FOR FURTHER INFORMATION CONTACT
AUSA VICKIE E. LEDUC at 410-209-4885
December 15, 2005
FOR IMMEDIATE RELEASE
FORMER MARYLAND NSA EMPLOYEE CONVICTED
OF WRONGFULLY POSSESSING CLASSIFIED INFORMATION
Greenbelt, Maryland - United States Attorney for the District of Maryland Rod J. Rosenstein and Criminal Division Assistant Attorney General Alice Fisher announce that today a federal jury convicted Kenneth Wayne Ford, Jr., age 34, of Waldorf, Maryland, on charges of unlawfully possessing classified information related to the national defense, and making a false statement to a U.S. government agency.
United States Attorney Rod J. Rosenstein said, “When government employees are trusted with access to classified documents, they are obligated to protect that information and preserve our national security.”
According to evidence presented at trial, Ford was employed by the National Security Agency (NSA) in Maryland between June 2001 and late 2003. On January 11, 2004, FBI agents executed a search warrant at Ford’s residence in Waldorf, Maryland and discovered sensitive classified information throughout his house, including numerous Top Secret documents in 2 boxes in Ford’s kitchen. Ford was arrested on January 12, 2004.
Evidence presented during the trial indicated that Ford took home the classified information on the last day of his employment at NSA in December 2003, when Ford was to start working in the private sector on a classified contract for a defense contractor. Ford also wrote out a statement on the night the search was conducted, admitting to taking home the documents, but at trial argued that the statement had been coerced by the FBI. Witnesses from both the NSA and the Central Intelligence Agency testified that the classified documents, some of which were displayed to the jury in edited form, were extremely sensitive and related to the national defense of the United States. Though there was conflicting evidence of what Ford intended to do with the classified information, the jury’s verdict demonstrates that it was satisfied that Ford had unauthorized possession of the information.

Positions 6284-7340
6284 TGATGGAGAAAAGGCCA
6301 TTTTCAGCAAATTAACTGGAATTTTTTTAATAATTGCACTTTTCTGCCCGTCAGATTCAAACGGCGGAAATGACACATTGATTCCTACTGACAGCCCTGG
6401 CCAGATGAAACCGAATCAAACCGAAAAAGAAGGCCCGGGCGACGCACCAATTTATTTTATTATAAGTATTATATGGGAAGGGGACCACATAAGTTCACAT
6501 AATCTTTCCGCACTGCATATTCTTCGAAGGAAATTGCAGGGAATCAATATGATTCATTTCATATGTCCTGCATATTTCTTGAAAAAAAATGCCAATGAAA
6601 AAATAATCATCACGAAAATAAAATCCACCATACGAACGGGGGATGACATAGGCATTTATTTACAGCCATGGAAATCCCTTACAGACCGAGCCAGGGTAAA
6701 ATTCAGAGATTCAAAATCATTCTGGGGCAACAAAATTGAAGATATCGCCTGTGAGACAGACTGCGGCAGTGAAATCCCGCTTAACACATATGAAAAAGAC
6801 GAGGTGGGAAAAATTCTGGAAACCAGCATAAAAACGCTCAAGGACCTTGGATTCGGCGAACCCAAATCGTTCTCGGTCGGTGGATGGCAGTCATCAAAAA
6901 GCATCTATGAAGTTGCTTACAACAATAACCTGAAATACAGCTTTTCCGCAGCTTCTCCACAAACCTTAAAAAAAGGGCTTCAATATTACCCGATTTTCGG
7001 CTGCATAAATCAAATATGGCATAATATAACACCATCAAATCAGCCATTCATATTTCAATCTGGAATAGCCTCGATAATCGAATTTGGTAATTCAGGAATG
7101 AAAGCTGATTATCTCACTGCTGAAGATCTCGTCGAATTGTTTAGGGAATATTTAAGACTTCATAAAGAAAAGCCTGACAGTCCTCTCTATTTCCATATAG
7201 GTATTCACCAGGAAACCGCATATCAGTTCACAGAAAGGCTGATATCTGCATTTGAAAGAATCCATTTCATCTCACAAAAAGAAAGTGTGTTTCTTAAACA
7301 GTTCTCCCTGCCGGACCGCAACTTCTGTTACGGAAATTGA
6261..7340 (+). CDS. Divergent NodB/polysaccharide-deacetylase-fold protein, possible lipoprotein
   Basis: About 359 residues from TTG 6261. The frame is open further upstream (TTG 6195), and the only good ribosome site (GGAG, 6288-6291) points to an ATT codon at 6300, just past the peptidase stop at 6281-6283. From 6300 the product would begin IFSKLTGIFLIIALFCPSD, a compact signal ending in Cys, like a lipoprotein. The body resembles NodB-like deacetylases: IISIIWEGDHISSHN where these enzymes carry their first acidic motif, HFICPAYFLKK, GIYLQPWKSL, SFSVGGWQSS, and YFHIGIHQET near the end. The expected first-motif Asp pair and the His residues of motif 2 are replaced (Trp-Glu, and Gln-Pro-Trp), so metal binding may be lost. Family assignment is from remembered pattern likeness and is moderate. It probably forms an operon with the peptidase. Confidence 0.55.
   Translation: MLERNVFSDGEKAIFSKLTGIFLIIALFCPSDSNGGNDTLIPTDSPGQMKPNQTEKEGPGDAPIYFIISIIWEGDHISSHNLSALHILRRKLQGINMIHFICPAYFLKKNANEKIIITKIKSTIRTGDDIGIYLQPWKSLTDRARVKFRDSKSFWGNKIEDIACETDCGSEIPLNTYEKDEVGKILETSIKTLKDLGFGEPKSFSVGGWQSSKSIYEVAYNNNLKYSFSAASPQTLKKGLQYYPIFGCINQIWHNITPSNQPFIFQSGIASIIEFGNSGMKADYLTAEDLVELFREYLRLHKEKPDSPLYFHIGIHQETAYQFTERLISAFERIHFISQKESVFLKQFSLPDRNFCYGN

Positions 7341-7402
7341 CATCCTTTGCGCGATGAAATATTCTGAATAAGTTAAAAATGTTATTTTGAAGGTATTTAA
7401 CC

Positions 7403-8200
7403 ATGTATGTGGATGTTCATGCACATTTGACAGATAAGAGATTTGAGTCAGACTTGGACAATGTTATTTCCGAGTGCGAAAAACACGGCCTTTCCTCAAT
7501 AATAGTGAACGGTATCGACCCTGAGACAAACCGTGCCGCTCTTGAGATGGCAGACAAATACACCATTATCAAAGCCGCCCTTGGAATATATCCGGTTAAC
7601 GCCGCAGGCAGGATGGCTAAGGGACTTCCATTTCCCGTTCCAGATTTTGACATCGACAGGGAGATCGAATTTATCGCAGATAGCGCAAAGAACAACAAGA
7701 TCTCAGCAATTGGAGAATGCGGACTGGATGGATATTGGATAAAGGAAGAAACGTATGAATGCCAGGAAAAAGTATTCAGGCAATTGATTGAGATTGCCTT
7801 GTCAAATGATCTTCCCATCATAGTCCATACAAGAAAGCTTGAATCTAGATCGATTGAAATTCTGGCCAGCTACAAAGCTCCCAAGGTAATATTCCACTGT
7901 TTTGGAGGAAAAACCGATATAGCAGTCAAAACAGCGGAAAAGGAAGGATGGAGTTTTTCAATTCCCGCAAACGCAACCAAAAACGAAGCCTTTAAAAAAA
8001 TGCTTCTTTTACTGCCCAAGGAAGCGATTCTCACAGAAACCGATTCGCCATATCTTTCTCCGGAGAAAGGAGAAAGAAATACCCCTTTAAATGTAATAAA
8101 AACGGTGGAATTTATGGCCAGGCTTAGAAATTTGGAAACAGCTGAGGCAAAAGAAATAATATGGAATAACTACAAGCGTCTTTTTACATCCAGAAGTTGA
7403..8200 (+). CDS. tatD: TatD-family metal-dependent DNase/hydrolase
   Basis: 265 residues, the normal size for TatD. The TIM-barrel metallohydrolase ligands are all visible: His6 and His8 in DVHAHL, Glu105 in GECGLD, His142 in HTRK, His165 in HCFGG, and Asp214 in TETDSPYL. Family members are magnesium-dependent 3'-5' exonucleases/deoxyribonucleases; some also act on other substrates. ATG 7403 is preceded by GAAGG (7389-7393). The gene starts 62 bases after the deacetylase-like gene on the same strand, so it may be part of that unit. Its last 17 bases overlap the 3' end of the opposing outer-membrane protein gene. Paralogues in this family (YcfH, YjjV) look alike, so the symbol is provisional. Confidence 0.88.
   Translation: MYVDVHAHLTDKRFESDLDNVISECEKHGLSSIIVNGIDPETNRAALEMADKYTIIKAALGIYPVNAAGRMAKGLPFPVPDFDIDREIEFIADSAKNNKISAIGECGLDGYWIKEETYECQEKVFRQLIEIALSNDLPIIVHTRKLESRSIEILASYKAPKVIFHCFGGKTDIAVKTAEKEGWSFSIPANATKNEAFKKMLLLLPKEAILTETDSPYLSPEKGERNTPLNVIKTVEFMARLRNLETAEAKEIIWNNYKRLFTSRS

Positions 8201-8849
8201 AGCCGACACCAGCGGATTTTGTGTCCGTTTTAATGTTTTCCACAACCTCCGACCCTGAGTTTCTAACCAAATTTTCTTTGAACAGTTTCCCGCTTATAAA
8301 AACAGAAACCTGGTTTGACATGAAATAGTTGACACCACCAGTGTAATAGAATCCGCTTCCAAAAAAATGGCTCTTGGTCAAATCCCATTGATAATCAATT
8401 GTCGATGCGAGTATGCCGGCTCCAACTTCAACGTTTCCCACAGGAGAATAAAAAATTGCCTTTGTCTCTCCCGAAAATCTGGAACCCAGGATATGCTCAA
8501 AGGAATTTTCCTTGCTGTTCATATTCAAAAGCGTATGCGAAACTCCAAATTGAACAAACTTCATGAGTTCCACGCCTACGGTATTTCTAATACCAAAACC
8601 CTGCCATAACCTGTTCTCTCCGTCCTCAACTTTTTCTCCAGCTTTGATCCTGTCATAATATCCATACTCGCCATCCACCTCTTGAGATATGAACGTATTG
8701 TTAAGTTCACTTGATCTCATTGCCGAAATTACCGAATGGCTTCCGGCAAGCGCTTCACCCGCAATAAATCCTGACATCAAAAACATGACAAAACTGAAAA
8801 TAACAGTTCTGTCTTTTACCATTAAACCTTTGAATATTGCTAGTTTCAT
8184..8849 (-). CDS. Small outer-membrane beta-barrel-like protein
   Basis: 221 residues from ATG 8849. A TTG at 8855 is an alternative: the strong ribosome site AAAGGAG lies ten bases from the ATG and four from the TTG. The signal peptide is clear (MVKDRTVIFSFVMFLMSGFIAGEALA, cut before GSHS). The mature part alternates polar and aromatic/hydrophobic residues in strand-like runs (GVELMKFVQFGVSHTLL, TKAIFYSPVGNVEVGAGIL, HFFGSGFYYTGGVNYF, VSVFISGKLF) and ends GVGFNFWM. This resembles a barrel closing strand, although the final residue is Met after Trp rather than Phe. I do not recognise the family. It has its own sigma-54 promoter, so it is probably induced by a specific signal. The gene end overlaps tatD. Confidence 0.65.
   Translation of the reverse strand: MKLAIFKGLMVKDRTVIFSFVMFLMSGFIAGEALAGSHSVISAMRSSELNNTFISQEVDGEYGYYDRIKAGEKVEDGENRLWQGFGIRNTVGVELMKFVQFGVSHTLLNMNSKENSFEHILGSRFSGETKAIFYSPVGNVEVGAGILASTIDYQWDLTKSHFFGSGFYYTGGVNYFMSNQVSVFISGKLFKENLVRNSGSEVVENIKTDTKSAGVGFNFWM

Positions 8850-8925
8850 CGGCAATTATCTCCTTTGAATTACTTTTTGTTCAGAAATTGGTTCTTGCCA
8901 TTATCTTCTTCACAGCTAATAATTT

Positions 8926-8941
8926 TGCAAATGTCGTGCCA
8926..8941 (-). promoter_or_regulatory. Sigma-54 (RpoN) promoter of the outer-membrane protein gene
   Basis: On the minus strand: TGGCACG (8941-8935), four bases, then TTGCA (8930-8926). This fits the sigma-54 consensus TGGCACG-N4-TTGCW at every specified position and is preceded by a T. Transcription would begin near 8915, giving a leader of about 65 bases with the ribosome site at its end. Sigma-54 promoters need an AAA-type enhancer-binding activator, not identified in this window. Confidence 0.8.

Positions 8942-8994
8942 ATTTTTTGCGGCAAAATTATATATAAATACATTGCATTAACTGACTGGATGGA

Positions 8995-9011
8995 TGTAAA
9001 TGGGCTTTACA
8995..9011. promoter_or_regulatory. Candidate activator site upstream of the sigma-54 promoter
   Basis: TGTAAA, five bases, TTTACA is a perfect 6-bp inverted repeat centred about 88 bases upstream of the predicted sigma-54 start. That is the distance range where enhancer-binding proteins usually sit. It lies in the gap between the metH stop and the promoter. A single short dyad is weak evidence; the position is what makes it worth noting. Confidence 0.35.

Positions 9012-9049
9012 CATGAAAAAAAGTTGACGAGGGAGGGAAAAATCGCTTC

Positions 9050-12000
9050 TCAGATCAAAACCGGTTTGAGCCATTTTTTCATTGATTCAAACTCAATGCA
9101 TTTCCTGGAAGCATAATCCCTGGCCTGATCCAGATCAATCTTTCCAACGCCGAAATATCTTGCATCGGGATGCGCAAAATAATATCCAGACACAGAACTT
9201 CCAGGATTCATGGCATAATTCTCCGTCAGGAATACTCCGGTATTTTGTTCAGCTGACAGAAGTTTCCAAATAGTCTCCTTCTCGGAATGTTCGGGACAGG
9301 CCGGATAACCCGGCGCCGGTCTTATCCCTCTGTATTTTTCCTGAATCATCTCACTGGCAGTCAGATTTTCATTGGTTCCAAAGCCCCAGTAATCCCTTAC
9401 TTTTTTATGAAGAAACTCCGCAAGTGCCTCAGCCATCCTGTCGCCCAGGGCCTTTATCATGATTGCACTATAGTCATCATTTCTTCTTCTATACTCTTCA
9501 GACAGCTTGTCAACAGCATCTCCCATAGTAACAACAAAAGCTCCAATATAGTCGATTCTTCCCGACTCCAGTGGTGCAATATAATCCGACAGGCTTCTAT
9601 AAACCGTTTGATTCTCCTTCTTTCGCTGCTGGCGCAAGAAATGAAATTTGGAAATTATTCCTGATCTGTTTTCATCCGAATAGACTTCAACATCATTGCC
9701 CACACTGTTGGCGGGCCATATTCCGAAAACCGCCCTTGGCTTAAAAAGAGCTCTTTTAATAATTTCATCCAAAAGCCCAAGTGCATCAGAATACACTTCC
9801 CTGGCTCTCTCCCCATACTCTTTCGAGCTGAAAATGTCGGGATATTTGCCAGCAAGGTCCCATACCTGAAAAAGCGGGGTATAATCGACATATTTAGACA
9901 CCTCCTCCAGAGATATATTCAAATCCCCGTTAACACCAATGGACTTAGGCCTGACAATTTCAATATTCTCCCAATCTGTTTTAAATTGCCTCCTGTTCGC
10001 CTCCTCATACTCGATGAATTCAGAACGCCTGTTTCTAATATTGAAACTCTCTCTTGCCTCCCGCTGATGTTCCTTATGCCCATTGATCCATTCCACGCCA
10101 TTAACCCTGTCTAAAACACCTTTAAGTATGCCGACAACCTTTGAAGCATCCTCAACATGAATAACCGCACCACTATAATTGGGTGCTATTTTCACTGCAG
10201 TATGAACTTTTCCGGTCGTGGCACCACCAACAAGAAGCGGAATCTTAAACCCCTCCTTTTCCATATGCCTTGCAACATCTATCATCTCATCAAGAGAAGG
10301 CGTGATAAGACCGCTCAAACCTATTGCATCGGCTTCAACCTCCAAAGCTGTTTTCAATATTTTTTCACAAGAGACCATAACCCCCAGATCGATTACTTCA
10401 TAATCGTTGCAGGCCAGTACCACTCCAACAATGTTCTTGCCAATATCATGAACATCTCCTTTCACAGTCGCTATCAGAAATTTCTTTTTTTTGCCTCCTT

Moreover, testimony at trial showed that on October 5, 2004, Ford made a false statement in connection with his submission to Lockheed Martin of a government clearance form known as a Standard Form 86. Ford stated on that form that he had been falsely arrested by the FBI, had no police record and no pending charges against him. In addition to establishing that Ford had been arrested on January 12, 2004, the evidence at trial indicated that a federal magistrate judge had informed Ford as late as August 25, 2004 that he was to inform any prospective employer of “the pending charges” so the employer could determine whether Ford could have access to classified documents.
“The National Security Agency relies on the honesty and integrity of its employees to maintain the security of its classified information. Those who break that trust must be prosecuted to the fullest extent of the law, ” according to a spokesperson from NSA’s General Counsel’s Office. “As a part of our intelligence missions, we are responsible for protecting the nation’s most sensitive information.”
Ford faces a maximum sentence of ten years imprisonment for possession of classified information, and five years imprisonment for making a false statement. He also faces a fine of $250,000 for each charge. U.S. District Judge Peter J. Messitte scheduled sentencing for
March 1, 2006 at 9:30 a.m.
United States Attorney Rosenstein commended the Federal Bureau of Investigation for their work on this case. Mr. Rosenstein thanked Assistant U.S. Attorney David I. Salem, and Mariclaire Rourke, a trial attorney from the Counterespionage Section of the Department of Justice, who are prosecuting the case.
This page last modifiedJanuary 30, 2006